Semen Analysis: Ok, so I didn't go through this one, but it's one of the first tests a clinic (or your OB/GYN) will do to rule out male factor. This is most commonly the only test that the men going through fertility treatment have to do. Basically, they provide their contribution in a cup--this is called "collecting." They can collect at home or at the clinic, in a lovely room with dorm-style furniture (that is hopefully easily sanitized) and a host of supposedly exciting magazines and/or videotapes. There are also explicit instructions on how to make sure that your sample stays sterile (and by sterile I mean uncontaminated. Bad choice of words). Your partner can go in the room with you and there are specific instructions for what you can and can't do to "help." It is a very bizarre setup. If you collect at home, you have to live 45 minutes or less from the clinic and you have to keep the sample warm en route. Which means it gets tucked into your pants or in your bra if you (the lucky lady) are delivering the goods alone. It seems like boys get off easy (haha) here--their test is somewhat familiar territory to them and supposedly "fun." But, speaking for the boys, there is a tremendous amount of pressure to perform in this situation. It is not fun. There are people walking by the collection room at the clinic and people are waiting (in the case of IVF, really clear that they are WAITING for you so that they can get mixing). Or your wife or partner is sitting in the car, not so patiently waiting for you to come out with your cup so that you won't be late for your appointment at the clinic. There is a lot of stress and uncertainty and feelings of having your manliness judged by the meager contents of a sterile cup. It is definitely not a sexy moment. I think the best thing you can do is have an honest conversation about what works for your guy. Some guys welcome help, and others want to just be left to do their thing. You can talk to your clinic and see if collecting there is less stressful than collecting at home--everyone wants you to have the best possible sample. Once the sample is in the andrologist's lab, it is analyzed. You get a report that explains the quality of the sperm. It will tell you the total number of sperm in the sample. Then it will tell you the total motile sperm per sample. "Motile" is the same as "good swimmer." It will also tell you the morphology, or the shape of the sperm. Odd-shaped sperm don't swim as well and can't fertilize, so those count against you. The average man has 40 million sperm. When you have male factor, it's way less. Or it can be not so much less, but those that are there are not good swimmers, funny-looking, or both. If you have 20 million sperm but only 2 million are motile, that's not so great. In order for IUI to be a truly viable option with a good prognosis you need to have 10 million or more, or so we have been told. BUT, male factor infertility can be pretty treatable, at least in the IVF stage. You only need 100,000 motile sperm to qualify for a financing program for IVF at my clinic--that's pretty amazing. And, as people say over, and over, and OVER, "It only takes one."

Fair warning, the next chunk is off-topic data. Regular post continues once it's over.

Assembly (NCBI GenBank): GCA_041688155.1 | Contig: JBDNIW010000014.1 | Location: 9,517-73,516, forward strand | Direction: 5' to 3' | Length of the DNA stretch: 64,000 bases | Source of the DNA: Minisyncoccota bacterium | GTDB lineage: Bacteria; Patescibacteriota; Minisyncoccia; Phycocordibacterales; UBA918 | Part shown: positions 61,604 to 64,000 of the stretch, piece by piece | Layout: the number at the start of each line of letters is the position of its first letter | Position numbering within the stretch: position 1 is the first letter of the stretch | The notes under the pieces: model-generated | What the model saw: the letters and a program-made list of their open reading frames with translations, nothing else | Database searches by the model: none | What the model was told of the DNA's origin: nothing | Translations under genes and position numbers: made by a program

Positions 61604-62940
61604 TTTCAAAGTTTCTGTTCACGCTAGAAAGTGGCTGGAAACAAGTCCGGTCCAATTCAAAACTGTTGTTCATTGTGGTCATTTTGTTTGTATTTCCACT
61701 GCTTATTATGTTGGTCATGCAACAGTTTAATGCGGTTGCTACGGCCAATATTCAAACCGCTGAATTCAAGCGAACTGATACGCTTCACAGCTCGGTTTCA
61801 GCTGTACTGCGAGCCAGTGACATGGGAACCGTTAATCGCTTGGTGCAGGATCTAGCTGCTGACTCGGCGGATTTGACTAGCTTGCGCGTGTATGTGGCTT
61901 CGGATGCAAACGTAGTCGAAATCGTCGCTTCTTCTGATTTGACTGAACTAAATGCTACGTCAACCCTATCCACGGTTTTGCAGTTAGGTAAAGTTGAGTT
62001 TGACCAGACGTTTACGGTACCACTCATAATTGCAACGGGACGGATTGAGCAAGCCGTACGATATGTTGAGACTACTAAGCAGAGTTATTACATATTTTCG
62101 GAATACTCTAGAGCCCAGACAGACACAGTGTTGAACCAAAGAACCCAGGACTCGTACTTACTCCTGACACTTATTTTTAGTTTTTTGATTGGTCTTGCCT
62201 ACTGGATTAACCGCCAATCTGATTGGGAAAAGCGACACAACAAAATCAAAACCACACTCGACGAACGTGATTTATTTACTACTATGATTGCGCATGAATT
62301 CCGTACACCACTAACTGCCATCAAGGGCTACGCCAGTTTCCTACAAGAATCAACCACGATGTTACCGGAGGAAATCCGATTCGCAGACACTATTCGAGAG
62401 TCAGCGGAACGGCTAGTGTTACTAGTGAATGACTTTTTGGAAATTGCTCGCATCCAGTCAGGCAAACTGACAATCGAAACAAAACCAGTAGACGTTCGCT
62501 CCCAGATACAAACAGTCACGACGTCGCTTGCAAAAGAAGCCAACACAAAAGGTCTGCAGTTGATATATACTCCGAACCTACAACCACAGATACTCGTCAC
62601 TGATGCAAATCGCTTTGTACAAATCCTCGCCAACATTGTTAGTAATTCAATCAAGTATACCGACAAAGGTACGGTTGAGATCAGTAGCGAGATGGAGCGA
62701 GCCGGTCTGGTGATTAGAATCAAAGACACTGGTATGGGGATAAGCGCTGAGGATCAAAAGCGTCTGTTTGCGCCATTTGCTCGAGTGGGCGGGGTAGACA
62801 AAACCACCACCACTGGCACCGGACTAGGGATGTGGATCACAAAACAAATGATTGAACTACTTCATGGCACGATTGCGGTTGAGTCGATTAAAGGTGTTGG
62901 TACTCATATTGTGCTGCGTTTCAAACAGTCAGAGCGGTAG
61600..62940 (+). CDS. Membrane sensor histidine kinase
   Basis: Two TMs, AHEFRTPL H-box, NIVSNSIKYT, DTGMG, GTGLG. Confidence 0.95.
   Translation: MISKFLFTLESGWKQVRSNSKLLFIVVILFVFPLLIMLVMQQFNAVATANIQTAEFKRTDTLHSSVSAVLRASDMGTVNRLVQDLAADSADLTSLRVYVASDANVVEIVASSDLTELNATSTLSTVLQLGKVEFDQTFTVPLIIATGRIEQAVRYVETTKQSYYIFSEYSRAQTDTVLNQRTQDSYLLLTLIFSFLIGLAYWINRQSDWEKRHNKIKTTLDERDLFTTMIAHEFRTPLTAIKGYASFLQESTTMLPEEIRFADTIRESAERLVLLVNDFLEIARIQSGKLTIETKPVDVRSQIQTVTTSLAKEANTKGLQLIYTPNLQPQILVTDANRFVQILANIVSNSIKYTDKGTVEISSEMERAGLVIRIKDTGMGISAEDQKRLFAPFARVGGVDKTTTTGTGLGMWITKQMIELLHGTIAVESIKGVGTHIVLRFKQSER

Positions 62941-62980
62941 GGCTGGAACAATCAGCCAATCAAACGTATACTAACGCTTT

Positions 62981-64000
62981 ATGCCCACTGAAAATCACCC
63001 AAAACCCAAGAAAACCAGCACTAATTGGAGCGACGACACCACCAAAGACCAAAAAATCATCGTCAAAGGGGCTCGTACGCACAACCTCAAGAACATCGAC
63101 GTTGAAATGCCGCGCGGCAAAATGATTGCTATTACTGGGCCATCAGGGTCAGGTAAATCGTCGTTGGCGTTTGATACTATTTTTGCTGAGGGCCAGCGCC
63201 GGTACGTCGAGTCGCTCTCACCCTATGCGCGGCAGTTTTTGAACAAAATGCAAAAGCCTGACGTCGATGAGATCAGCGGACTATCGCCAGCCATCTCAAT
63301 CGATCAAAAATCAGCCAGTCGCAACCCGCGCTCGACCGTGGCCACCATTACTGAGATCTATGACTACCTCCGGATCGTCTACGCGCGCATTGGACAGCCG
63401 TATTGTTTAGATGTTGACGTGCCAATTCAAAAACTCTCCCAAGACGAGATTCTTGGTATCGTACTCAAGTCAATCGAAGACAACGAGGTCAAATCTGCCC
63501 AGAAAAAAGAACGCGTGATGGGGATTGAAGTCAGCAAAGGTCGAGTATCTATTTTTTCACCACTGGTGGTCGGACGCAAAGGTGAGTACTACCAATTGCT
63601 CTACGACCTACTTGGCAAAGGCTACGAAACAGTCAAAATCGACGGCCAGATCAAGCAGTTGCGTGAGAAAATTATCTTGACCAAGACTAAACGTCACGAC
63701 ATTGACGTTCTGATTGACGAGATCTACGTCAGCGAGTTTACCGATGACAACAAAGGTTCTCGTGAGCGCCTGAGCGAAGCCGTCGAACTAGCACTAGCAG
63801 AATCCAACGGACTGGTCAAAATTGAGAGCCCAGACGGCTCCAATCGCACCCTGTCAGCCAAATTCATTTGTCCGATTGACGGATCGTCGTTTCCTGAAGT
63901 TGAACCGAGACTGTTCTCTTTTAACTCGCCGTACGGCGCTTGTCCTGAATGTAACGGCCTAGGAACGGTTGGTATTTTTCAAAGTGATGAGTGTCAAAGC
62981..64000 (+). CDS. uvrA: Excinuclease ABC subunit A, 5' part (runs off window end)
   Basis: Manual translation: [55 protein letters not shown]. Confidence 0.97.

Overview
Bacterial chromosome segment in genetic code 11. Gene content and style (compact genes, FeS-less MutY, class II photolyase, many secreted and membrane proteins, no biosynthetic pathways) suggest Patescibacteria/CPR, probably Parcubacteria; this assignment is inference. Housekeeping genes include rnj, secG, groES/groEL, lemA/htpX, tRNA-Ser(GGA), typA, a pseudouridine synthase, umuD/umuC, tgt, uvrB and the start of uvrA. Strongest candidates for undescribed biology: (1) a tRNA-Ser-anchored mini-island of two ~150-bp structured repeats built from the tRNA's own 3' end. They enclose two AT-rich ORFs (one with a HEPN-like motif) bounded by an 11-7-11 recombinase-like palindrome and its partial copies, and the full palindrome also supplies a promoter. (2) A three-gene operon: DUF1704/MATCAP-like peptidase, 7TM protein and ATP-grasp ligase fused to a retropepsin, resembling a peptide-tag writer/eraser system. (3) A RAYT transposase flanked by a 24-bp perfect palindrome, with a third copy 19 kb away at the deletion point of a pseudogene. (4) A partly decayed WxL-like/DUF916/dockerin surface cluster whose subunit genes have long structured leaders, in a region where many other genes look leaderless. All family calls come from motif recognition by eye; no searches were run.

Blood Tests: The lucky lady gets these. All the time. They start in testing and then just keep on coming. You will have blood tests to check your thyroid (sometimes that's the culprit). To check your prolactin levels (too much of the hormone prolactin can cause irregular ovulation). To check your estrogen, progesterone, and FSH (follicle stimulating hormone) levels. Your FSH levels will tell you what your ovarian reserve is--how many quality eggs you have to play with and the likelihood that you will be able to get and stay pregnant. Levels that are too high early in a cycle indicate a low ovarian reserve and possible premature ovarian failure. You actually want low levels of FSH. High estrogen at the start of your cycle can also indicate poor ovarian reserve. Estrogen levels should steadily increase when you are responding to treatment (or normal and producing a healthy mature follicle). Then there's progesterone. That comes from the empty follicle sac (called the corpus luteum) and tells your body to keep that uterine lining nice and plush so that an embryo can implant itself and stay there. If you have low progesterone levels, or they drop too soon, then you might be able to have a fertilized egg become an embryo but your uterus can't sustain it through implantation. If this is the only issue it's great--they can give you progesterone support in the form of suppositories, gel, or shots. Or in my case you can add this to a host of issues, but at least there's a fix for this one. The Clomid Challenge Test is also a blood test, but you have to take Clomid cycle days 5-9. They look at your FSH levels on day 2 or 3 and then they look again around day 10 to make sure you have a good ovarian reserve. I am actually not sure why you take Clomid for this other than maybe it causes your body to start the process if it wouldn't otherwise, but it seems just mean to have such a nasty little drug be a part of a test.